Reinvent the wheel and make it Elon Musk style

Solarcity aims to lower the cost of solar panels in order to make them more attractive to customers in the US. In the end, it is a matter of make it more appealing to individuals; better colors, lower (maybe) prices and financing: use now, pay later. One of the main concerns regarding solar panels is their efficiency. Efficiency means how much power you can get from surface area. Wikipedia provided this amazing plot on the efficiency of different technologies over time.

Solar cell efficiency

It is interesting to realize what are the companies involved in the developments of each technology. Then I wonder, is Tesla or Solar City investing in any kind of research? Question just out of pure lack of time to investigate on that. Anyways, Wikipedia also provides important information regarding the Energy Payback Time, which can be as low as 3 years in Northern Europe, one of the places with the least amount of sun in the inhabited world.

If you have a house, this looks like the way to go. If you live in a building, forget it, the surface you have is too small for providing energy for everybody. I’m surprised that only now with a company like Solar City there is a bit more of fuzz about something that already several years ago was energetically and financially favorable. If you are interested in the full video, check it down; it’s the first time I actually listen to Elon Musk, have to admit is slightly disappointing.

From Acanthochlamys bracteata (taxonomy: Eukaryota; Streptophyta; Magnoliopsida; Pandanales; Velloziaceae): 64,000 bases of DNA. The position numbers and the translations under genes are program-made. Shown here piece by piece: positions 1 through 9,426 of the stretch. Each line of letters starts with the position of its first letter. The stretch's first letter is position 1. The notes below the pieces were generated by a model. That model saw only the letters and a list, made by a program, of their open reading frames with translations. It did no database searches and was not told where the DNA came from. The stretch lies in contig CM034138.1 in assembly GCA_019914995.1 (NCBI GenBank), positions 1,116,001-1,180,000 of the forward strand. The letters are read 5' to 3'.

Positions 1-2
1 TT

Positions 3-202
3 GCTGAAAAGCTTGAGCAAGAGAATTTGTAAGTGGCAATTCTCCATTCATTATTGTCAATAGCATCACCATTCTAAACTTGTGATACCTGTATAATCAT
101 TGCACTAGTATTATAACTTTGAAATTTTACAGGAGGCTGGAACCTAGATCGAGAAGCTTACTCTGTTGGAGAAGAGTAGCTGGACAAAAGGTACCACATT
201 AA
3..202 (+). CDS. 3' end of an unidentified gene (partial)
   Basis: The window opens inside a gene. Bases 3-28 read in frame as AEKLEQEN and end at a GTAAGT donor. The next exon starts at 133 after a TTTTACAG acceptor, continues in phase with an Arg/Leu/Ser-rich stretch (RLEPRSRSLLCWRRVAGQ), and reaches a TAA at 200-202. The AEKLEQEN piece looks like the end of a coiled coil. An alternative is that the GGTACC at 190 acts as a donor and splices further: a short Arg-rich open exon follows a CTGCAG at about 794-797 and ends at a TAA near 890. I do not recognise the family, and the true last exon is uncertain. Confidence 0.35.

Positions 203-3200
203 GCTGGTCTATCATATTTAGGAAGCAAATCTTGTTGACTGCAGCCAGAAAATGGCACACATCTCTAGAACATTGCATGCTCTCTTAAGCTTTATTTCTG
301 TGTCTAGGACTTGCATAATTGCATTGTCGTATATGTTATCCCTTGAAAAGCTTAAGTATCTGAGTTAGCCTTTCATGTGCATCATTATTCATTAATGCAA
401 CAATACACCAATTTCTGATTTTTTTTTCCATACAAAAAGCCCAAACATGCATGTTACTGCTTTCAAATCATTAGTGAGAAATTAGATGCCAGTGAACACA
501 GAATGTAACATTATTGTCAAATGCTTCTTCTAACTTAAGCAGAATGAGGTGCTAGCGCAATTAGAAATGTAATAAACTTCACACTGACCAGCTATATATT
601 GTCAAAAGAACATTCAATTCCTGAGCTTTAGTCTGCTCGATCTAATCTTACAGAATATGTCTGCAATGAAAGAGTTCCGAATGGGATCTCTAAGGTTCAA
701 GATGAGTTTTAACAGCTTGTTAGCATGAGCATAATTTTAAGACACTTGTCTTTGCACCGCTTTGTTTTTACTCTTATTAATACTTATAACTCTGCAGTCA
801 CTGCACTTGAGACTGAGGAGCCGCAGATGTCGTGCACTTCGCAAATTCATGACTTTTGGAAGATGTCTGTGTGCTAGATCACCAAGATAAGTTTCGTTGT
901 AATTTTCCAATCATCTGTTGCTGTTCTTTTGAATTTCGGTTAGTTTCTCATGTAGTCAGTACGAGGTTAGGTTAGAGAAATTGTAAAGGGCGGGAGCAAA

• Chris

    Nice article!

    I think what Tesla and SolarCity are doing what has needed to be done for a long time: Instead of selling solar as a necessity, a moral obligation, he sells it way more efficiently: as something cool!

    As for payback times, that is hardly a consideration for the consumers that can afford solar, and I don’t think these roofs will quickly pay themselves back. Then again, neither does an iPhone, a maserati, or a painting pay itself back, and that is not the reason people buy them.

    • aqui_c

      Actually, the payback time I was mentioning is the energetic payback time, meaning the time it takes a device to produce the same amount of energy that needed building it. Doesn’t mean anything to the consumer, but it is a good indicator that solar panels have a positive energy balance and it is not a distortion because of fiscal incentives or subsidies.

      But totally agree, make it cool and you can even sell snowboards in NL 😉

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